GHT youth turn to drugs

Youth in marginalized communities of Grahamstown are exposed to drugs from an early age. Linda Ngamlana, principal of Amasango Career School, says “some of them are abusing drugs because they come with that from their families.” Amasango Career School is a public school that accommodates children with extrinsic, psycho-social barriers to learning.

A survey done by social worker, Judith Rungani (Fort Hare), looked at schools in lower-income areas of Grahamstown. The survey questioned 100 children who abuse substances about what they assume the effects of drugs are, as well as what substances they abused.

According to the survey, the most commonly used drugs are those that occur on the market legally (for adults) and are therefore easily accessible. Many shop owners in the community will sell substances, such as alcohol and cigarettes, to underage children because they need the money themselves.

“Some of [the children at Amasango] are abusing marijuana, alcohol and drugs. Marijuana is easily accessible.  We sometimes call the police when we confiscate marijuana here at school and they do tell the police that they get it from the township; it’s not difficult to get it,” says Ngamlana.


The 2015/2016 crime statistics released in July, paints a bleak picture of high crime rates. The statistics, compiled by the SAPS (South African Police Service), show that drug-related crimes are the second highest crime category nationally, with 260 000 reported cases.

Crimes of this nature are highly influenced by socio-economic factors, such as poverty and unemployment. For this reason, rural areas are most severely impacted. This is aggravated by the fact that these areas don’t receive sufficient support from state hospitals with limited resources in their rehabilitation facilities.

The term, ‘drug-related crimes’ refers to both crimes relating to the use and possession of drugs, as well as intent to distribute and the distribution of drugs.

This year, 710 drug-related crimes were recorded daily. Despite the national decrease in this category, the Eastern Cape saw a 6.7 percent increase from last year, and is currently the province with the second highest rate of drug-related crimes.

In a report, the SAPS note that a decrease would not necessarily reflect a positive change. “An increase in these crimes may actually indicate that the police are more active, whereas a decrease may indicate reduced police activity.” It is also likely that the decrease resulted from a change in strategy of offenders, such as avoiding roadblocks.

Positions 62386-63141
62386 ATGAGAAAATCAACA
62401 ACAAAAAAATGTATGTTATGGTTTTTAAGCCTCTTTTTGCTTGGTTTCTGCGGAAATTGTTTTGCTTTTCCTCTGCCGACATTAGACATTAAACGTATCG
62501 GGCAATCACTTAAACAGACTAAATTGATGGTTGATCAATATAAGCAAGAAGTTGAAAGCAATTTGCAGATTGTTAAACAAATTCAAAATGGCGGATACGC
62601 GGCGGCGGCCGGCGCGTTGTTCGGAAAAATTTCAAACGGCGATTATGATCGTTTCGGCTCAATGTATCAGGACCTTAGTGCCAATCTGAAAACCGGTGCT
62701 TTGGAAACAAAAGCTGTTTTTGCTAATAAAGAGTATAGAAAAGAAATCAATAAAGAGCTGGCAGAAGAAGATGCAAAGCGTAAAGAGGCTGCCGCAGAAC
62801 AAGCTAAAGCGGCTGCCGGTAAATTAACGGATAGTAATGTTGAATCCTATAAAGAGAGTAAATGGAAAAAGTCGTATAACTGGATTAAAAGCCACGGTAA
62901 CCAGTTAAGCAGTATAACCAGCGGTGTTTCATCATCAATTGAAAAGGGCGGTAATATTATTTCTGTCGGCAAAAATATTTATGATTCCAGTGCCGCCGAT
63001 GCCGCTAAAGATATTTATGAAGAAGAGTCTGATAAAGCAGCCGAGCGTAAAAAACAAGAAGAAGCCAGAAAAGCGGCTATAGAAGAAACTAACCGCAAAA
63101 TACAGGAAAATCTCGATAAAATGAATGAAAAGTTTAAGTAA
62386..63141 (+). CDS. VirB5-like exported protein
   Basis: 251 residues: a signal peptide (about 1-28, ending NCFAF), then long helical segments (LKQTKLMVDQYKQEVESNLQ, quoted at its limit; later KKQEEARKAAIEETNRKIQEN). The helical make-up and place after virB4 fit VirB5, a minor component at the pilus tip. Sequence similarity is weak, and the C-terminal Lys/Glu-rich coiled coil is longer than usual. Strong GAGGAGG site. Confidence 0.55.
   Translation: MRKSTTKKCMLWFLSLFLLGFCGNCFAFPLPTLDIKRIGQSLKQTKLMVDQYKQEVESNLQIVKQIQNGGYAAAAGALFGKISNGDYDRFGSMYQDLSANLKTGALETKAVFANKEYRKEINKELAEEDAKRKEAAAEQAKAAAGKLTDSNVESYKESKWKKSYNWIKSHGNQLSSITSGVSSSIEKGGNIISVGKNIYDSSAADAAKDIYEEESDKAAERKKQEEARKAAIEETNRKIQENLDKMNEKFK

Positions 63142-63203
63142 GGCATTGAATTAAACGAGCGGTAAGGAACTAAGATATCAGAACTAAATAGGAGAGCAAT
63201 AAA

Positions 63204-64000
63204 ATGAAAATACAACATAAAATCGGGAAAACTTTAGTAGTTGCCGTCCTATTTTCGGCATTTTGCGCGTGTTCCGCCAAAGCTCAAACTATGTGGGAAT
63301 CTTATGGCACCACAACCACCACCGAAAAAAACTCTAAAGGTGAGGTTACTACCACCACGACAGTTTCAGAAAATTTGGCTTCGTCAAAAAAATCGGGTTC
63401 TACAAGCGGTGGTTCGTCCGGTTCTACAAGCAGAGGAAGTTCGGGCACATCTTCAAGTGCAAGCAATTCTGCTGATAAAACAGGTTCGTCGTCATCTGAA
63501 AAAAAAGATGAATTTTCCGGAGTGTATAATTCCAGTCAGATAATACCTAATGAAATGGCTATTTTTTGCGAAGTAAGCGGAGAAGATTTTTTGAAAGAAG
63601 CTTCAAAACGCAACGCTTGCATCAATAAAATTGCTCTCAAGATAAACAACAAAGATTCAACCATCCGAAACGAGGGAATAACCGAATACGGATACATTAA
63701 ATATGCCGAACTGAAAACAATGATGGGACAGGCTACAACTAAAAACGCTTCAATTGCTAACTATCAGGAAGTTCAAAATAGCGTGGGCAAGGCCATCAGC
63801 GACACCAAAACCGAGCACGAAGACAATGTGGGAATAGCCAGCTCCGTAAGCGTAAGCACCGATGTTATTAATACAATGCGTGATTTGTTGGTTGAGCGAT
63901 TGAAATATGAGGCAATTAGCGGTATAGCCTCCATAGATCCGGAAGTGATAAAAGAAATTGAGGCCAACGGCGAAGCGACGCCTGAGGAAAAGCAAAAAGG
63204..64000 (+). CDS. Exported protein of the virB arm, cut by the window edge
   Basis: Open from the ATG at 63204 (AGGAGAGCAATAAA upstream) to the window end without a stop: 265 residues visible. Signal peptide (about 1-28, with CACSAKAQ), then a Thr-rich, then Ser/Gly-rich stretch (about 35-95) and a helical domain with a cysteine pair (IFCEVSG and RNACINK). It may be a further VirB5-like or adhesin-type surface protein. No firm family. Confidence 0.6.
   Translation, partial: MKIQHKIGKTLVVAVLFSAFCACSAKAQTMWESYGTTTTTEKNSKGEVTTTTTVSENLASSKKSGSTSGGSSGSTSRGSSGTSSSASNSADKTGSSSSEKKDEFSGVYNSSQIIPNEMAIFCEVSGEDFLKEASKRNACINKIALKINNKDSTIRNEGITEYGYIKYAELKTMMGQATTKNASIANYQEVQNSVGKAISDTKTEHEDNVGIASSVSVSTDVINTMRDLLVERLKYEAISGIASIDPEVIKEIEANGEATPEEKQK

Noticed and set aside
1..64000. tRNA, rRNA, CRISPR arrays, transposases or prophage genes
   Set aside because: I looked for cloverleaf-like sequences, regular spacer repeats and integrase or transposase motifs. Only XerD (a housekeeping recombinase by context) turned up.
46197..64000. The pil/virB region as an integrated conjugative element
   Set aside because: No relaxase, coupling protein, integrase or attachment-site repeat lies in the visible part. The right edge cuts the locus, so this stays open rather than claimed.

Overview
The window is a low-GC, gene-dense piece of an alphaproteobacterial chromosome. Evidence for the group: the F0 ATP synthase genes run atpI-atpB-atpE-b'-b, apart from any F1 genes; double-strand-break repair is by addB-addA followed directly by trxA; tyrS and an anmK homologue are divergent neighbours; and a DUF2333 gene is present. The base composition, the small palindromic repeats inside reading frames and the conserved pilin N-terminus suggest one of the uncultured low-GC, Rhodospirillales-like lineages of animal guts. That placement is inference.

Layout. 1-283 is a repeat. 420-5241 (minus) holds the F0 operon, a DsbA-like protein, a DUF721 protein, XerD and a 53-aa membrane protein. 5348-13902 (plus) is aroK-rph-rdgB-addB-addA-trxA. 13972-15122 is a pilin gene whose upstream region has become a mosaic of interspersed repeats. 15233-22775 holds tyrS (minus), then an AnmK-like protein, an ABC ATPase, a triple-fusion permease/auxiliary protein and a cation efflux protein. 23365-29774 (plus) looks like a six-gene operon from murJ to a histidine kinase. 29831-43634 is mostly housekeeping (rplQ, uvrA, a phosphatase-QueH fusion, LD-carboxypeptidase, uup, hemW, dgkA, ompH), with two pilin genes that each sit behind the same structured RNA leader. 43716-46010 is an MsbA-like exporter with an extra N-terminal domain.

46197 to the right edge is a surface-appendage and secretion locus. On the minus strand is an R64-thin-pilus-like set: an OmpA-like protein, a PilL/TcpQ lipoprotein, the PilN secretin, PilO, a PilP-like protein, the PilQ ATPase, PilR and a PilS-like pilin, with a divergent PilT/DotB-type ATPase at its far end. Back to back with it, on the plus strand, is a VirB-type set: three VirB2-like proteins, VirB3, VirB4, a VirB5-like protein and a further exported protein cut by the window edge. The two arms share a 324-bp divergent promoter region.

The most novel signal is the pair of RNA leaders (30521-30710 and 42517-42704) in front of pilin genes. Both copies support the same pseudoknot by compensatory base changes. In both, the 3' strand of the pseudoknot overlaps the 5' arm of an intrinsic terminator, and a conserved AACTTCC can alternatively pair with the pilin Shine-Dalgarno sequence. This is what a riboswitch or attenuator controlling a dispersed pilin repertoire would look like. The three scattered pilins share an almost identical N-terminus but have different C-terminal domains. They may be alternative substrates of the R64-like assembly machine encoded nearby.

Ward 3 councillor, Marcelle Booysen says that in black communities of Grahamstown, such as Ghost Town, drugs are easily accessible. Employment in these areas is also extremely low. According to census data, only 34.5 percent of Makana residents are employed. Representatives of the Coloured Management Committee acknowledged that job creation is essential in countering the problem of substance abuse.

“The primary solution must be the creation of jobs, especially through the development of small businesses and possibly with the assistance of the Small Business Development Corporation,” said the committee in a statement.

According to a report released by Amasango, children are exposed to overt substance abuse from an early age. “Many of our learners are the children of single mothers who live around the shebeens. They have been exposed to 2alcohol abuse all their lives and some have drunk homemade alcohol from a young age.”

“Youth in the communities are exposed to drugs … because there are no alternative sources of entertainment due to the lack of facilities in underdeveloped black areas,” said the SAPS in a CSVR (Centre for the Study of Violence and Reconciliation) community relations survey.

However, children in lower-income areas are not necessarily predestined to fall into patterns of substance abuse. Research by Rungani suggests that parental influence does not play a significant role in children developing a dependency on drugs. “No significant relationship was found between drug use by learners and the influence of [a] parent or guardian. Most of the learners 3.jpgreported that they are not influenced by their parents or guardians to use drugs.”

Nevertheless, children need schools and social intervention that shows an alternative way of living, rather than adapting to the structure of abuse that overwhelms their communities. “If the language at home is drugs and alcohol then you can’t expect those parents to teach the learners to stay away from alcohol and drugs,” says Ngamlana.

Fort England Psychiatric Hospital in Grahamstown, is a government funded provincial hospital and is currently the only provincial resource for substance abuse treatment.

“We make use of Fort England Drug Abuse Unit, where the children go for the detoxing of the body; cleaning the body from drugs,” says Ngamlana. “Although we don’t take many at a time because of the long list of Fort England patients. They try to accommodate us.”

This is problematic because many children without permanent housing or a guardian present, find alternative means of funding their drug habits. According to Amasango’s report, “drug dependent children become caught up in crime in order to finance their habits when money from begging is insufficient. This includes drug running for adult traffickers.”

While organizations such as Amasango and the Grahamstown Children’s Welfare Society do attempt to aid children, more state and public facilities are required. In order to offer long term solutions, sustainable plans to alleviate unemployment and improve educational facilities in communities is essential.


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